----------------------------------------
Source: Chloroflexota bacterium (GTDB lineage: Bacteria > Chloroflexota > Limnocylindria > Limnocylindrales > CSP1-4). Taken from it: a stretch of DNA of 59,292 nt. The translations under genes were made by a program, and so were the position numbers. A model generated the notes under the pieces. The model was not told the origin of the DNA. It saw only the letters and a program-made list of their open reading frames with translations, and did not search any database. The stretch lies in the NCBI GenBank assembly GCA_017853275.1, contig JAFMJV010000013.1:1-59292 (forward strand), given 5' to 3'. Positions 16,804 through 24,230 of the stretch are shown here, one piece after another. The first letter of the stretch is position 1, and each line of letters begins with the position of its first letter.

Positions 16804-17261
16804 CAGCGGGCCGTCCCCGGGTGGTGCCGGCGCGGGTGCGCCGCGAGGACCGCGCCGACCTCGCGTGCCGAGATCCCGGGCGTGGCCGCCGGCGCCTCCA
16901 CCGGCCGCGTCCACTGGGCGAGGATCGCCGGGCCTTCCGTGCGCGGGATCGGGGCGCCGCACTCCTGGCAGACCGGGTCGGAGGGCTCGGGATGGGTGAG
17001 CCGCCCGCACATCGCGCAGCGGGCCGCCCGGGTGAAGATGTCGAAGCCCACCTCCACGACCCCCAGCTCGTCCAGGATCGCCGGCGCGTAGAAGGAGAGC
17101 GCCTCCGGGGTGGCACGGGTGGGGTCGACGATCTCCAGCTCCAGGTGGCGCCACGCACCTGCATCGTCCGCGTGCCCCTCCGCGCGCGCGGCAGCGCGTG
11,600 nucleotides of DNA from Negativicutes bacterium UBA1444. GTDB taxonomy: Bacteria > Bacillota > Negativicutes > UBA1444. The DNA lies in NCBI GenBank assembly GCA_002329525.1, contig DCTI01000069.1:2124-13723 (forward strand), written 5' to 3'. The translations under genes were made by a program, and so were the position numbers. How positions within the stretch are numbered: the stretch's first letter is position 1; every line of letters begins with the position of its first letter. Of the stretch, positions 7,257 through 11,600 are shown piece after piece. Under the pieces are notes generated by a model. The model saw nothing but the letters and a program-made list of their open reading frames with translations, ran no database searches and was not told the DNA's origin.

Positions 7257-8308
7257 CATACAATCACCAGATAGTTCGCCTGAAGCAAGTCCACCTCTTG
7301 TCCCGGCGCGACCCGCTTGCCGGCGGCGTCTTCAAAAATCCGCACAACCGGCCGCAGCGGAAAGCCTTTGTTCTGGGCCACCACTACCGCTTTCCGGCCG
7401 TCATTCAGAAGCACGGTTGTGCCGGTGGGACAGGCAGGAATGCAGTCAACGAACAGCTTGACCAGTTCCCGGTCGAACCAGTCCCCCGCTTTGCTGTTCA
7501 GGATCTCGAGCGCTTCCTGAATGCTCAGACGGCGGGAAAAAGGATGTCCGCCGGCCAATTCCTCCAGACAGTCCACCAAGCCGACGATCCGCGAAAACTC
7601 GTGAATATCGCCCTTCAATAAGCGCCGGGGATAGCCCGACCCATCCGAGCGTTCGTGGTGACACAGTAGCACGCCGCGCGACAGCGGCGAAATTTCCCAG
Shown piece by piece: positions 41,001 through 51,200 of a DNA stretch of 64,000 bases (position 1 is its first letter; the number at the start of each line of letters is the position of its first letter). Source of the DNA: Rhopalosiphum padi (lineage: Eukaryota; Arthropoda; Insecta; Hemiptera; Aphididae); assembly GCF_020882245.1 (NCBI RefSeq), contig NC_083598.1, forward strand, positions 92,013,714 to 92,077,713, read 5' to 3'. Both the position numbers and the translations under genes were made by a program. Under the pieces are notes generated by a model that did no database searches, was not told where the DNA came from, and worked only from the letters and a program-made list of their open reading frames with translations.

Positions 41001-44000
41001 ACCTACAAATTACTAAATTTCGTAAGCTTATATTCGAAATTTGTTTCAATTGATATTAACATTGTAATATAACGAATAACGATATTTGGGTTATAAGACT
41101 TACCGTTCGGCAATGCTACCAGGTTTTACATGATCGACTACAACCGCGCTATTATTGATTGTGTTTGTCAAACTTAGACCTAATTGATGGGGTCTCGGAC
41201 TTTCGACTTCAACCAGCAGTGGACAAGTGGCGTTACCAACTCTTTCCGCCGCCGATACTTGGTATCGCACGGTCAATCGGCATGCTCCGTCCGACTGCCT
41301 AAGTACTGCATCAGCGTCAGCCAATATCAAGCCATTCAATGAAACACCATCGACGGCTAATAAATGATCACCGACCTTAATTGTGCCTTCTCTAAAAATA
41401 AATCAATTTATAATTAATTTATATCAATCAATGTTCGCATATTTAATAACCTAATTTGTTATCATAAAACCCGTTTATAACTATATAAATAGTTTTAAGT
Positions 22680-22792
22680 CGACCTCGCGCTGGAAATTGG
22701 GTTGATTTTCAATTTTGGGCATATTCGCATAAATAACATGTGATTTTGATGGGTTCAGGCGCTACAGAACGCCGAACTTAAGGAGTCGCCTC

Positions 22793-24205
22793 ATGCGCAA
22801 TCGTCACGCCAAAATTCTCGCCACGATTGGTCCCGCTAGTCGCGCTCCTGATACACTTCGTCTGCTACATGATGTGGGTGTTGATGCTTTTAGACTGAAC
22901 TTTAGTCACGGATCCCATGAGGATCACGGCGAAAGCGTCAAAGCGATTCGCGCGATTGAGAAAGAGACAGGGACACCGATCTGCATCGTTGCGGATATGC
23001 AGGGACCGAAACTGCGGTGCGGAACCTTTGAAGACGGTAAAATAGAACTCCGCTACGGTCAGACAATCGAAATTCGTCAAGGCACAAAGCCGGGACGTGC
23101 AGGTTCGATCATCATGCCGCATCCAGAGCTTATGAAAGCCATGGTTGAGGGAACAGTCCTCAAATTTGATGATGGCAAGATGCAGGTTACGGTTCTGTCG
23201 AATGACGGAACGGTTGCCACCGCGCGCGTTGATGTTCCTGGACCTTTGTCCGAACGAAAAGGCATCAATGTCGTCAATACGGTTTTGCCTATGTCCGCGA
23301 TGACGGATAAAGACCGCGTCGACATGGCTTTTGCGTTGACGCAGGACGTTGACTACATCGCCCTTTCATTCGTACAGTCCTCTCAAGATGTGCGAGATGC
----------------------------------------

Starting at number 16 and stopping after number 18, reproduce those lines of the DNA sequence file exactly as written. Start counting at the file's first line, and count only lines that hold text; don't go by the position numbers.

41001 ACCTACAAATTACTAAATTTCGTAAGCTTATATTCGAAATTTGTTTCAATTGATATTAACATTGTAATATAACGAATAACGATATTTGGGTTATAAGACT
41101 TACCGTTCGGCAATGCTACCAGGTTTTACATGATCGACTACAACCGCGCTATTATTGATTGTGTTTGTCAAACTTAGACCTAATTGATGGGGTCTCGGAC
41201 TTTCGACTTCAACCAGCAGTGGACAAGTGGCGTTACCAACTCTTTCCGCCGCCGATACTTGGTATCGCACGGTCAATCGGCATGCTCCGTCCGACTGCCT